Hot Smoked Duck Breast with Plum Chutney

The combination of duck and fruit is well known, with canard à l’orange as the most famous rendition. I got the idea to combine duck with a spiced plum chutney from Jamie Oliver and have been making this for years, ever since I’ve had a stove top smoker (that I use with separate burners since I have an induction hob and since it’s easier to use outside anyway). I love hot smoking since it’s so easy, very tasty, and always gives a lot of oohs and aahs when I serve something straight from the smoker to my friends. Some slices of smoked duck breast with a bit of chutney make for a wonderful appetizer.

For this recipe you need tender fresh duck breasts. Do not use frozen duck breasts, since freezing the meat will give it a ‘livery’ taste and make it less juicy. In the USA for tender duck breast pick the Pekin variety if you have the choice rather than Moullard or Muscovy since Pekin is more tender; the others are by-products of the foie gras industry.

The amount of chutney is sufficient for 4 duck breasts. You could also make just 2 and freeze half the chutney. Unlike the duck meat, the chutney doesn’t suffer much from freezing.


For 6-8 servings as an appetizer

4 duck breasts (about 900 grams/2 lbs)

4 Tbsp freshly chopped sage leaves

2 Tbsp coarse sea salt

freshly ground black pepper

smoking dust

For the plum chutney

500 grams (1.1 lbs) ripe plums

100 grams (1/2 cup) sugar, preferably brown sugar

1 stick cinnamon

1 star anise

pinch of ground cumin

pinch of ground cloves

1 tsp dried sage

freshly grated orange zest

salt and freshly ground black pepper


Optional step: lay the breast down on the fat side and cut away any fat that sticks out.

Score the fat side with a sharp knife to create a crosswise pattern. Make sure not to pierce the meat underneath. This scoring helps to render the fat.

Put the chopped sage leaves with the coarse sea salt into a pestle.

Grind and pound until you obtain green salt. It will be a bit sticky, that’s okay.

Rub the duck breasts with the sage salt on both sides. Season the meat side with freshly ground black pepper as well.

Refrigerate the duck breasts for a few hours to let the sage salt penetrate the meat. This is a bit like brining but without the water, which would partly replace duck juices with water (and that is not a good idea).

Rinse and dry the plums. Pit them by cutting around each plum with a sharp knife.

You can now easily separate the halves. One will have the pit that you should be able to remove easily with your fingers. If it’s stuck, your plums were not ripe! (Plums continue to ripen after they have been picked, so it pays off to wait if needed.)

Cut the plums into chunks (each half into quarters will do).

No cinnamon this time because I was making it for a friend who is allergic to cinnamon.

Put the brown sugar in a frying pan and add just enough water to dissolve it (i.e. only a few tablespoons).

Add the star anise and cinnamon stick and bring to a boil over high heat.

If you use white sugar it will take a while for the sugar to get brown, with brown sugar it goes very fast. The caramel is ready when you see large bubbles.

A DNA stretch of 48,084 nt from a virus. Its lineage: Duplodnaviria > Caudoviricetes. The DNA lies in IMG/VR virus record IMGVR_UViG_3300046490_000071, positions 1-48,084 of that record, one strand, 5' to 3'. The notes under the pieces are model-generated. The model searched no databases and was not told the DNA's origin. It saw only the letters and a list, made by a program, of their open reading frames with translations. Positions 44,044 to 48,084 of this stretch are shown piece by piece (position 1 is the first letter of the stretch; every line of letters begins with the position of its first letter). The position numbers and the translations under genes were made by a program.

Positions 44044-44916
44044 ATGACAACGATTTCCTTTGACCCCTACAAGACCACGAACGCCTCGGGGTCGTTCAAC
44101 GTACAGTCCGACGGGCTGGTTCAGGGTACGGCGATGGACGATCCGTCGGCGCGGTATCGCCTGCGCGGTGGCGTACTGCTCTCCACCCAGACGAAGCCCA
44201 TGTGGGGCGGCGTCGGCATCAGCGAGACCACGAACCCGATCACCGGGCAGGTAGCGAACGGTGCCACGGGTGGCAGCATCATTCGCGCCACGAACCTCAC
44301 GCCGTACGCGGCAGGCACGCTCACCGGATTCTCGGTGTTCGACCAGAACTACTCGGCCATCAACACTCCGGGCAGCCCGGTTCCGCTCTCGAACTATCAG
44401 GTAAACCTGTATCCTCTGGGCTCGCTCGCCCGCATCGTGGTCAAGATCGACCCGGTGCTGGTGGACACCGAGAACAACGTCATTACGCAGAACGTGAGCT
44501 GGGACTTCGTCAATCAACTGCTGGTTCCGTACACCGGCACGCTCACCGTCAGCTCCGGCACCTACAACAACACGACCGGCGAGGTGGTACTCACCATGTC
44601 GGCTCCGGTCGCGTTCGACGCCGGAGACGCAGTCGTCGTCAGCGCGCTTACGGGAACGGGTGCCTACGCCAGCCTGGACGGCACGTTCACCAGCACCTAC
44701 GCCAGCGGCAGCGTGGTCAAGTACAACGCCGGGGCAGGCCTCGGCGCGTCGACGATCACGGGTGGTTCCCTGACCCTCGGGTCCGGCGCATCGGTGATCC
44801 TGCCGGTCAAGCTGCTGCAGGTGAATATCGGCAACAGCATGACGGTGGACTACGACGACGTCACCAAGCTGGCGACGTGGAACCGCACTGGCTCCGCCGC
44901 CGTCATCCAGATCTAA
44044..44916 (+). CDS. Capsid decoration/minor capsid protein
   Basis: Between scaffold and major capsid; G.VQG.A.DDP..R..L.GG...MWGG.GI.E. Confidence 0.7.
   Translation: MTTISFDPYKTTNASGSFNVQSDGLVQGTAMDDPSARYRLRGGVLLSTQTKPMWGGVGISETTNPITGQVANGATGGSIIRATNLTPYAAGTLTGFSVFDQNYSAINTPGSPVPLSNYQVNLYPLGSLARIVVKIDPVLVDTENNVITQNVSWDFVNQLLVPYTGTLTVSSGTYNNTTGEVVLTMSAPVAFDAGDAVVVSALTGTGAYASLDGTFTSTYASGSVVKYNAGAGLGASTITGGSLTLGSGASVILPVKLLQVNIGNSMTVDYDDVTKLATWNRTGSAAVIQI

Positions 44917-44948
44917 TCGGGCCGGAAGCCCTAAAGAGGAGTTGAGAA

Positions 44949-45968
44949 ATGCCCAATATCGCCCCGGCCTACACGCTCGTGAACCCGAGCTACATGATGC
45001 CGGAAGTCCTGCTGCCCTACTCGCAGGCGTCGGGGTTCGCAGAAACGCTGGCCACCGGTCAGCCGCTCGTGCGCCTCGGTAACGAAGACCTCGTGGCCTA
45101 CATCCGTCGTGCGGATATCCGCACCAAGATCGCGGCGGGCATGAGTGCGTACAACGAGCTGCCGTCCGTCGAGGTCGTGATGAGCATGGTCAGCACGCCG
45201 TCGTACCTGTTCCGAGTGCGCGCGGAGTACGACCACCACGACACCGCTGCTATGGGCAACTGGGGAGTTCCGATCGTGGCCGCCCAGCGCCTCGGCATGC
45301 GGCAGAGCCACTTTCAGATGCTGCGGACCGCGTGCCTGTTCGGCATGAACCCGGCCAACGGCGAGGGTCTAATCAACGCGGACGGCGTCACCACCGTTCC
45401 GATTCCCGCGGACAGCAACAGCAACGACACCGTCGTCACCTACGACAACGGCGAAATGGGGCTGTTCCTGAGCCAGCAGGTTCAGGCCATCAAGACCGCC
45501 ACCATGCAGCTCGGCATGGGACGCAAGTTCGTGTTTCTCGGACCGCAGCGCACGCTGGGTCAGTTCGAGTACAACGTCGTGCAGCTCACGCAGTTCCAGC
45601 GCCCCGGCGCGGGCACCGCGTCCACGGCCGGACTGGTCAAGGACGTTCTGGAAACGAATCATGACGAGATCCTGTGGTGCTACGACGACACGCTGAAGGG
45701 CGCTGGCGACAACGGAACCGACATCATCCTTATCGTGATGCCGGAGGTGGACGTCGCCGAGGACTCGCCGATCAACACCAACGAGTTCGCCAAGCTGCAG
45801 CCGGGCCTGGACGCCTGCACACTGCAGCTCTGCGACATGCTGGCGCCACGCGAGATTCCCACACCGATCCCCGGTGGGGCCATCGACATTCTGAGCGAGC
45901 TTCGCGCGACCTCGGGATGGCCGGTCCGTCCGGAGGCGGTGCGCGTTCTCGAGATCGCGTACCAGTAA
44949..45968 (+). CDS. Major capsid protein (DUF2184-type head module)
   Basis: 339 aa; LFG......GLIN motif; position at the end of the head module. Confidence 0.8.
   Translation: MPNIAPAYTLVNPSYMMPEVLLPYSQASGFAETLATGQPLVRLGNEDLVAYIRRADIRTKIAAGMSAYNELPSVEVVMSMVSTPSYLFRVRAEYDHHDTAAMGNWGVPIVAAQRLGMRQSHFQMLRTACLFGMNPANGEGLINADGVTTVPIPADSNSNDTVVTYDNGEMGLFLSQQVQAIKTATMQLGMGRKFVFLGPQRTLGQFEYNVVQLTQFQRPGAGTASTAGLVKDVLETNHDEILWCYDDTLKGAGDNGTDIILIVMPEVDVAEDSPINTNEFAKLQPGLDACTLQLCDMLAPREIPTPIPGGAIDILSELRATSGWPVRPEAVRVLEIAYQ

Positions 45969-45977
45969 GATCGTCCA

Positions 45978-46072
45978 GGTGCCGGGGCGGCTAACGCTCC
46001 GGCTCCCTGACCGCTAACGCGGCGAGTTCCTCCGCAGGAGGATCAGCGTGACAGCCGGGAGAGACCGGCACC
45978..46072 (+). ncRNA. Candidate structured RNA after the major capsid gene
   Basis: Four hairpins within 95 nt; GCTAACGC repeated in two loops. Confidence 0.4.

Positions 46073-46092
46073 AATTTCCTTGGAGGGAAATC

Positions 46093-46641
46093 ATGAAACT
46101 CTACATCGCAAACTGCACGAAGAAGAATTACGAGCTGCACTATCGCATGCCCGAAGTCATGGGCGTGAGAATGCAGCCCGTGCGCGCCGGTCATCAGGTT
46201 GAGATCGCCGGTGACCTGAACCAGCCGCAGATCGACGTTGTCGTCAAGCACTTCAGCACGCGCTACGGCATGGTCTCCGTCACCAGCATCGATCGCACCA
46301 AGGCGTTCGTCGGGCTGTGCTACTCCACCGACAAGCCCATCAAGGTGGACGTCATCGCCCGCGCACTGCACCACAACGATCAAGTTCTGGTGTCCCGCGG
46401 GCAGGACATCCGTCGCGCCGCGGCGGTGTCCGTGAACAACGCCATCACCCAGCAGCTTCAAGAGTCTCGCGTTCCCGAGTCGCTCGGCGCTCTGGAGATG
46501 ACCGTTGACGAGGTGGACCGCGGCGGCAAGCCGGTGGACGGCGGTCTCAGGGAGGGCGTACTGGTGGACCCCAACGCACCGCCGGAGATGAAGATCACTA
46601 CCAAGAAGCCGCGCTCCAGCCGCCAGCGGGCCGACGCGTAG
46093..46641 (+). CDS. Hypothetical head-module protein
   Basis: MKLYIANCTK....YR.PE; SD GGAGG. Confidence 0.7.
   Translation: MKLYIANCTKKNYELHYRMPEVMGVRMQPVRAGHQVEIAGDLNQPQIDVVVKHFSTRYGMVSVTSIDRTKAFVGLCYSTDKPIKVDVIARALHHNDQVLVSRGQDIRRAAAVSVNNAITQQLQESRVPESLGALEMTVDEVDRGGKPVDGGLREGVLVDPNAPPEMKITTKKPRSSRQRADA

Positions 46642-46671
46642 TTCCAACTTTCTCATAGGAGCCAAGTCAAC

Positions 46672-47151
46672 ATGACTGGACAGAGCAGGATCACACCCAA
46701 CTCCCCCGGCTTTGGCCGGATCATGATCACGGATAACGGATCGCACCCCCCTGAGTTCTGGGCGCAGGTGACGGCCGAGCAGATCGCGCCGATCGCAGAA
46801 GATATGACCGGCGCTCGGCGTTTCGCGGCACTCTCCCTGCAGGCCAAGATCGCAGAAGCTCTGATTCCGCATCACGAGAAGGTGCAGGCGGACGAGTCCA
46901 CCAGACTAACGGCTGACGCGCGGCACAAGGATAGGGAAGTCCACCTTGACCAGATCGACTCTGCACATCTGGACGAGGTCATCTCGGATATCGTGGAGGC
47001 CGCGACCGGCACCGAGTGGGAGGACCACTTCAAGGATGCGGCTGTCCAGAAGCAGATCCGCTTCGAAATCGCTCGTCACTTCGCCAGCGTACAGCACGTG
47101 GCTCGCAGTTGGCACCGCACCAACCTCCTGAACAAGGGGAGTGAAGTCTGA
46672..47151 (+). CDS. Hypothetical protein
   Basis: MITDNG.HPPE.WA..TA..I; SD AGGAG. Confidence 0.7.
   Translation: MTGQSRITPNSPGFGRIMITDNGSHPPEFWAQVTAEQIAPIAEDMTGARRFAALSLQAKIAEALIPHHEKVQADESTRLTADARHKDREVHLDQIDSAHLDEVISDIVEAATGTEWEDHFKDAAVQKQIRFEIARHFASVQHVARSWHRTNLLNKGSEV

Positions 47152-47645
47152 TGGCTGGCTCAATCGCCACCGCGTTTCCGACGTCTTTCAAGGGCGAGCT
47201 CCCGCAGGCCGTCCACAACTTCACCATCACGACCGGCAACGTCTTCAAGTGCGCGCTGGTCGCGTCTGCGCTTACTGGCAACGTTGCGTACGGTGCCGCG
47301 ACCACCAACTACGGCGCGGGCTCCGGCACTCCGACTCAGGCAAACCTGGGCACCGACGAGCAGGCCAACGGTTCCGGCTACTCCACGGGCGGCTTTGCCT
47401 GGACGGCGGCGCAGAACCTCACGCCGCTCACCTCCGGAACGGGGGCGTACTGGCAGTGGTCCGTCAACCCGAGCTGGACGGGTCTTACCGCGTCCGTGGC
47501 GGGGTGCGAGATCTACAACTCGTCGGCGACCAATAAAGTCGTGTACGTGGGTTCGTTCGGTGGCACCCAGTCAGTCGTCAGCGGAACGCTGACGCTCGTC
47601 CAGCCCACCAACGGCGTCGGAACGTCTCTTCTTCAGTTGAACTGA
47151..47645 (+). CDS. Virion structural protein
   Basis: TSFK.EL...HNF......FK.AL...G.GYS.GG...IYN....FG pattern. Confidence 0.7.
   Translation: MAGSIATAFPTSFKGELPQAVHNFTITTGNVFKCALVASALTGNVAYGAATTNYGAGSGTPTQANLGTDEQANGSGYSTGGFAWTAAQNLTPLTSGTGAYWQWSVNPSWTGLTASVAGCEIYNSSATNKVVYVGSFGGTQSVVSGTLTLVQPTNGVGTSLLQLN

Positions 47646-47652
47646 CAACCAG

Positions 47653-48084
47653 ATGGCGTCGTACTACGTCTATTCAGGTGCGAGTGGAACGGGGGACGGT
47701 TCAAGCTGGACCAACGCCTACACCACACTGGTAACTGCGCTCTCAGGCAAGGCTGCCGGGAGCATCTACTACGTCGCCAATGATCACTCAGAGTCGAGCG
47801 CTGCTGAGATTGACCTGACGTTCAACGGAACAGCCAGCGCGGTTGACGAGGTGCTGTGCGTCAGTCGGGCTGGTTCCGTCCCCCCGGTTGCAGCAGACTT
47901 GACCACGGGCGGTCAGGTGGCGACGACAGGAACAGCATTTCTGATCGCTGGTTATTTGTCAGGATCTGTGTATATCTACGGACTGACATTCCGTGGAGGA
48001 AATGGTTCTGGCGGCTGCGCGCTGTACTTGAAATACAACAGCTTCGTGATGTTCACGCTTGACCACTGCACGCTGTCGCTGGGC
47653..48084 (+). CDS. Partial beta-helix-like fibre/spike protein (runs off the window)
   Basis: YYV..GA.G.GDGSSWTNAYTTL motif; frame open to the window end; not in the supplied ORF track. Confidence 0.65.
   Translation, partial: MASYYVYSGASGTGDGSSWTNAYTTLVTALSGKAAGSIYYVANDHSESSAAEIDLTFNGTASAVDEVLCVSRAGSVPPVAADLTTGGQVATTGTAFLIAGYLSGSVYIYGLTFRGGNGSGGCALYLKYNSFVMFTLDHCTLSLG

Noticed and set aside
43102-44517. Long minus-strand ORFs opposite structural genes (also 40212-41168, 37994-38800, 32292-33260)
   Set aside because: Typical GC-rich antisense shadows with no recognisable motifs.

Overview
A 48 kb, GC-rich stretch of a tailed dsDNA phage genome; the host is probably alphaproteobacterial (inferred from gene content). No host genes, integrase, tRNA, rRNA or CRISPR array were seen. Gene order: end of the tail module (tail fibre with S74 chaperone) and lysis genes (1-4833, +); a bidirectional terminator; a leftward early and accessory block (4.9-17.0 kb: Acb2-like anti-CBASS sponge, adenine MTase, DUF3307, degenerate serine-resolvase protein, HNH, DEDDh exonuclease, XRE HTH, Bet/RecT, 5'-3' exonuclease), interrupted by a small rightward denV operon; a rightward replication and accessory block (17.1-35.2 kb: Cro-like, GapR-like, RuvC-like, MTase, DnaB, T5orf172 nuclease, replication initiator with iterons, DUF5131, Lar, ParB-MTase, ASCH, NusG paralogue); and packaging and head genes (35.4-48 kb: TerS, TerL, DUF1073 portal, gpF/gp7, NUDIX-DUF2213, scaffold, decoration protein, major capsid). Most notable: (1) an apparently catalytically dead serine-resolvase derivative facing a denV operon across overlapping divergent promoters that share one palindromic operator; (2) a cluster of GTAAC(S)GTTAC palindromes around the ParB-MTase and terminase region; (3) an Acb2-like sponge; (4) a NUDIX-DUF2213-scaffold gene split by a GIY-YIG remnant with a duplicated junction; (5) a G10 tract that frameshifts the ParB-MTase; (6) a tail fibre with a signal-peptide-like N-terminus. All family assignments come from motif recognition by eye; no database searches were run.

Add the chopped plums as soon as you see large bubbles, otherwise the caramel will burn. (If that happens, just start over.)

Add grated orange zest (I didn’t have an orange and used a lime, but orange is better), cumin and cloves, and stir to mix.

Cook over medium heat until it has a nice consistency, taking into account that it will thicken more when it cools.

Let it cool and make sure not to serve the cinnamon stick or the star anise. (You could take it out straight away or leave it in for additional flavor.)

Put smoking dust into the smoker (about 2 Tbsp). Insert the probe of an instant read thermometer (if you have one) in one of the duck breasts, making sure that the tip of the probe is in the center of the meat where it is thickest. Put the duck in the smoker with the skin side up.

Smoke until the instant read thermometer indicates 55C/131F (about 20 minutes).

Transfer the duck breasts to a cutting board. Cover with aluminum foil and let rest for 5 minutes. The duck breasts will continue to cook, so you will end up with a nice pink medium. Please do not cook duck breast (or any meat or fish, for that matter) to death.

Cut into 3-4 mm (1/8 – 1/6 inch) slices with a sharp nice, and serve with a bit of the plum chutney.

Wine pairing

This one is quite difficult to pair because of the sweetness of the chutney. Because plums are red fruit and duck is a red meat, a red wine works better than a white wine. So a very good pairing would be a recioto della valpolicella, or another red dessert wine with some tannins. An amarone could work if it is not too dry. Another option would be a port.

7 thoughts on “Hot Smoked Duck Breast with Plum Chutney

  1. Another toy – a smoker! Not seen one of those. I agree with your sentiment re over cooking meat – we Brits are famous for it. I was bought up to never eat undercooked pork but watching cookery programme the other day found out its no more risky than any other meat nowadays. And thats good news because pork has never been a favourite because I always cook it to death!


    1. They are quite cheap (30 euros or so) and very easy to use outdoors or on top of a gas stove. Of course they do take up space, but I don’t keep it in my kitchen because I use it only once or twice each month (except for the summer, when we use it on the boat!).

      You are absolutely right about the pork! It is interesting how many people cook food to death to eliminate a risk that is much lower than the risk of dying in a car accident to begin with…


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